My LBS gets a customer every once in a while who drops four figures on a road bike and then complains that such an expensive bike doesn't work on rutted gravel tracks - in their mind an expensive bike should be able to do anything. Personally I'd really struggle not to suggest to such a customer that they try taking a Lamborghini round a rally circuit.
contango is offline  
Old 07-15-11, 09:29 AM
  #11  
YokeyDokey
DisMember
 
YokeyDokey's Avatar
 
Join Date: Apr 2011
Location: Central Arkansas
Posts: 247

Bikes: 2010 Fuji Roubaix, 1984 Schwinn World Sport

Mentioned: 0 Post(s)
Tagged: 0 Thread(s)
Quoted: 0 Post(s)
Likes: 0
Liked 0 Times in 0 Posts
Originally Posted by Looigi View Post
What objective characteristics make the better bike better; weight, handling, ride quality? Consider the effect of those on your riding. They're probably very small unless you are already contesting finishes.

The more substantive effective may be subjective; if the "better bike" just makes you want to ride more and/or harder. I recently got a new "better-bike" and find I like riding it so much it makes me do both.
Bingo. Ultimately, no matter how self-contained or non-conformist you think you are, nobody likes to suffer by comparison. You'll be embarrassed to ride a rusty, cheap old beater but you'll feel much better about being out/seen on a higher quality ride so you'll spend more time on it. Applies to anything and any one. Of course there's a line to be crossed... that's why we insult feeble wanna-be's on $7,000 bikes and call them "Freds".
YokeyDokey is offline  
Old 07-15-11, 09:39 AM
  #12  
tagaproject6
Senior Member
 
tagaproject6's Avatar
 
Join Date: Aug 2009
Posts: 8,550

Bikes: Wilier Izoard XP (Record);Cinelli Xperience (Force);Specialized Allez (Rival);Bianchi Via Nirone 7 (Centaur); Colnago AC-R Disc;Colnago V1r Limited Edition;De Rosa King 3 Limited(Force 22);DeRosa Merak(Red):Pinarello Dogma 65.1 Hydro(Di2)

Mentioned: 2 Post(s)
Tagged: 0 Thread(s)
Quoted: 548 Post(s)
Liked 263 Times in 140 Posts
First you have to define what makes one bike “better” than the other. Is it something tangible; is it the price, the material, a combination of both? Maybe it is just perception.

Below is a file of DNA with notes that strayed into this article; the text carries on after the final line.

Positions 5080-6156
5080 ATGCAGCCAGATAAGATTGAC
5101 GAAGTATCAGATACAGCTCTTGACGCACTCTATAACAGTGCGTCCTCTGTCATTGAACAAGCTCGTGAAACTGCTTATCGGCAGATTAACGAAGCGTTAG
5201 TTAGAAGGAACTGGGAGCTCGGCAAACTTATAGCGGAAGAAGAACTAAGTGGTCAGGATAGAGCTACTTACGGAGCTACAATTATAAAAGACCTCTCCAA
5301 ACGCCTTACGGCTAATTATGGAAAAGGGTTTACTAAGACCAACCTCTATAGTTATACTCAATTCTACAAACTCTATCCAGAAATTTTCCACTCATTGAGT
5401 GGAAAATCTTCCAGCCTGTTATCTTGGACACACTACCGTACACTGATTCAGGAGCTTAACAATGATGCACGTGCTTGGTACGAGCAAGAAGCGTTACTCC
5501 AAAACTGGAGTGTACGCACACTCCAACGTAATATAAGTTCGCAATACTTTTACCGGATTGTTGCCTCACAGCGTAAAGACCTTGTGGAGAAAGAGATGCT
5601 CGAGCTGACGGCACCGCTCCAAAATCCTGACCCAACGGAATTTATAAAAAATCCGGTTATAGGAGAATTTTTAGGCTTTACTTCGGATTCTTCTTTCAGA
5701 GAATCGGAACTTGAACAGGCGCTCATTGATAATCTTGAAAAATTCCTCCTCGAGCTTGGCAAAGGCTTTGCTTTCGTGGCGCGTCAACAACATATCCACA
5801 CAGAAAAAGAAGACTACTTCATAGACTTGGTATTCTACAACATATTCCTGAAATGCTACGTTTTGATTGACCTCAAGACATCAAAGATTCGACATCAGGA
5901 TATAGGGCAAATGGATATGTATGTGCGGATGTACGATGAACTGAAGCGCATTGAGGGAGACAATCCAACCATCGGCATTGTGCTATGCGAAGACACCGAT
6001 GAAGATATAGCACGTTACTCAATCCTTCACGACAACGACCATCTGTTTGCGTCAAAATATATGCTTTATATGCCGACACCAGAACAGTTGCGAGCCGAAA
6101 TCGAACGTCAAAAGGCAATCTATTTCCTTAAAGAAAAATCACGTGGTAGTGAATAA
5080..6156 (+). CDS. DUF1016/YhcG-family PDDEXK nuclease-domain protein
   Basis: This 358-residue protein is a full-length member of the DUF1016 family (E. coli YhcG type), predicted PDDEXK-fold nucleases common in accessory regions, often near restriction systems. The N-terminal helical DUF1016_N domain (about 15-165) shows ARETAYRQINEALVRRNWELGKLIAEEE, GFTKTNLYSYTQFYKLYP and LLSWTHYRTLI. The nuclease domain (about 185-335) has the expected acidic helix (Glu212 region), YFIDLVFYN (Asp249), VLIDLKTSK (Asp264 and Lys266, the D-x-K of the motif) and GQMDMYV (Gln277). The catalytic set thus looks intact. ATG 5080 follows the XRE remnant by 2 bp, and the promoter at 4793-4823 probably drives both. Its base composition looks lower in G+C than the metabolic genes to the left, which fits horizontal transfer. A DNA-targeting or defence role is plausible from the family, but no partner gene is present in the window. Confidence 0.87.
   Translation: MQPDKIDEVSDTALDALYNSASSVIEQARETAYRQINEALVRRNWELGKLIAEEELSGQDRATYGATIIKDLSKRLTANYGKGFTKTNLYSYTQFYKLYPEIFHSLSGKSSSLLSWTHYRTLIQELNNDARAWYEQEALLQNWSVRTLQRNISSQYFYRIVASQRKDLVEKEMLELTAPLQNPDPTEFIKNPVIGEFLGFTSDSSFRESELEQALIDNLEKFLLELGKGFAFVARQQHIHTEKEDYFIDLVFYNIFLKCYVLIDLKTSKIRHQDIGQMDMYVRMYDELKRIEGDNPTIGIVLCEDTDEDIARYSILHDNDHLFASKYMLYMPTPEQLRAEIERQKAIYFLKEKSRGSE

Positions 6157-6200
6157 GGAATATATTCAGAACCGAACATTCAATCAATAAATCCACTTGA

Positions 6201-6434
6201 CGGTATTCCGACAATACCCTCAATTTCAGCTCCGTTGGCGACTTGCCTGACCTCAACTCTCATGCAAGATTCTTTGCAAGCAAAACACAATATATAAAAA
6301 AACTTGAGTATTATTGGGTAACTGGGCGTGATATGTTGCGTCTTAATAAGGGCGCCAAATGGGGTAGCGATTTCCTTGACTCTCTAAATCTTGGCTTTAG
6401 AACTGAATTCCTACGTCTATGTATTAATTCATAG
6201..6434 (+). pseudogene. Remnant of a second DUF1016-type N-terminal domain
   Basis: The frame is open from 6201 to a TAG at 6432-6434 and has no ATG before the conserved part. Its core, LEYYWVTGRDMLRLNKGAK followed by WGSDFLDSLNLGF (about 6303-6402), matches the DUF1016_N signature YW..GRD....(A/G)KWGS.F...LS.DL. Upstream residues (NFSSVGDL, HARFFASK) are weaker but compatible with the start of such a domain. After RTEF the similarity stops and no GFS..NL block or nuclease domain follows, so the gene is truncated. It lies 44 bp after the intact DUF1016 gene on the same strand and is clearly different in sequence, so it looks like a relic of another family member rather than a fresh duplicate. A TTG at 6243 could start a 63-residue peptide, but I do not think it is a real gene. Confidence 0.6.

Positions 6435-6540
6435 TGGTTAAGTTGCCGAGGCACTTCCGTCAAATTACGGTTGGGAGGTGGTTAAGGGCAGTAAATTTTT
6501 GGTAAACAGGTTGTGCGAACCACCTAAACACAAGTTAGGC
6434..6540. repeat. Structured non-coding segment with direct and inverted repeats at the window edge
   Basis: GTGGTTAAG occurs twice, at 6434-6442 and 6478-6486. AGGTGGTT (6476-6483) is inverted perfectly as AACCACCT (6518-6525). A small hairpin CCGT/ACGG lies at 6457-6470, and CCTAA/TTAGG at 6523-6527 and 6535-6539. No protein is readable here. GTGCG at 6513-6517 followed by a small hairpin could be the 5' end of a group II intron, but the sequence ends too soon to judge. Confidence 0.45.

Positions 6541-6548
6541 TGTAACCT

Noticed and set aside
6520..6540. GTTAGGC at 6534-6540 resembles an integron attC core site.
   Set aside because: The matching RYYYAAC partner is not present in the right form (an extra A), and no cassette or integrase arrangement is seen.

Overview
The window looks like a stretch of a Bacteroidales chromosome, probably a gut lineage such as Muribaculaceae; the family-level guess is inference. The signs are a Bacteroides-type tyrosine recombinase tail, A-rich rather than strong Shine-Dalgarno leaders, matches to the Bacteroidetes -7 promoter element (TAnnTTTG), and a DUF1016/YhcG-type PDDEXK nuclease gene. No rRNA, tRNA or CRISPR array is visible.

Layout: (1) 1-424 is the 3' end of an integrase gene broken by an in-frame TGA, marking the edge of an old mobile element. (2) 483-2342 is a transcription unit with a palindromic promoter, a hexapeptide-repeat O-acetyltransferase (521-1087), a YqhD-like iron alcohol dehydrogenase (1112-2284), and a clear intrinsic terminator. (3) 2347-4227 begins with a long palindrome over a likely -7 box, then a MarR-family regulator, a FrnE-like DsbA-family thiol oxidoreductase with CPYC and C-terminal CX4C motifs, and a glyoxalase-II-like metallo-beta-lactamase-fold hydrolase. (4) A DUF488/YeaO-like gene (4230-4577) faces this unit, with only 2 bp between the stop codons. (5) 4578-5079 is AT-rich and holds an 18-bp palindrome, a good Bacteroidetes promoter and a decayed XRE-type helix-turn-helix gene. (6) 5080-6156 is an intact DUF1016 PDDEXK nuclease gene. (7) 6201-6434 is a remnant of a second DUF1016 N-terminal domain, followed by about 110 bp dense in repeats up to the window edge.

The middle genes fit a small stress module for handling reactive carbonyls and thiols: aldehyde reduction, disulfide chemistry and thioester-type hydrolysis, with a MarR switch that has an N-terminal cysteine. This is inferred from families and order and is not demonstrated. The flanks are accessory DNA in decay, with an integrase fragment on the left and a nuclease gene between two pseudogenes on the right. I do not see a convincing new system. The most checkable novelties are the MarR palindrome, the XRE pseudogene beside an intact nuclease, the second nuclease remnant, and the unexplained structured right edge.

The bike and the rider is a symbiotic pairing. Ideally, the rider drives the bike forward and the bike should be efficient enough to propel the rider at the rate he is capable of going. End of story. This efficiency and its concurrent cost is the point of contention.
All these other rationalizations about cost and such and such is just what it is…a rationalization…by regular people not getting paid to ride bikes and the amount of money they spent on their toys. It may be a shame for someone to spend a large amount of money on a hobby that they end up not liking. But you have to ask...a shame for whom? More than likely it is a shame for the person looking at the expense because he or she is not willing to spend that much or perhaps, they wish they could spend that much on their toy.
Better bikes (whatever that maybe) do matter ONLY to the person’s perception and the one making the rationalization.
Now put the seller and peer pressure into that equation and you have a different ballgame. Perceptions can be influenced.
tagaproject6 is offline  
Old 07-15-11, 09:54 AM
  #13  
dolanp
Senior Member
 
Join Date: Apr 2011
Location: San Antonio, TX
Posts: 238

Bikes: Trek FX 7.2

Mentioned: 0 Post(s)
Tagged: 0 Thread(s)
Quoted: 0 Post(s)
Likes: 0
Liked 0 Times in 0 Posts
It matters more when aerodynamics and resistance are coming into play. Once you have a road or TT bike that is light and aerodynamic, the extra gains from further weight savings (carbon, etc) is only going to make a very minor difference. But that difference is worth it to pros who race for a living.
dolanp is offline  
Old 07-15-11, 11:14 AM
  #14  
fietsbob
Banned
 
Join Date: Jun 2010
Location: NW,Oregon Coast
Posts: 43,599

Bikes: 8

Mentioned: 197 Post(s)
Tagged: 0 Thread(s)
Quoted: 7607 Post(s)
Liked 1,302 Times in 817 Posts
" Bike" is a sum of the parts attached to the frame

I have a new found fondness for the Precision and convenience,
of the German made Rohloff Internal Gear hub,
those are not cheap ..
but amortized over decades of riding , not bad,
as just 1 sprocket and a chain to replace as wear occurs.
and an oil change in the hub every year or 2

But in the bike shop you can ride away on a decent bike for 4~500 bucks.

Last edited by fietsbob; 07-15-11 at 11:17 AM.
fietsbob is offline  
Related Topics
Thread
Thread Starter
Forum
Replies
Last Post
thiocyclist
Commuting
44
08-31-15 06:34 PM
GGreenhorn
General Cycling Discussion
5
01-30-15 08:06 PM
HawkeyeCubs34
"The 33"-Road Bike Racing
76
09-09-14 07:40 AM
stapfam
Fifty Plus (50+)
33
12-15-10 03:50 PM

Posting Rules
You may not post new threads
You may not post replies
You may not post attachments
You may not edit your posts

BB code is On
Smilies are On
[IMG] code is On
HTML code is Off


Thread Tools
Search this Thread

Contact Us - Archive - Advertising - Cookie Policy - Privacy Statement - Terms of Service - Do Not Sell My Personal Information -

Copyright © 2021 MH Sub I, LLC dba Internet Brands. All rights reserved. Use of this site indicates your consent to the Terms of Use.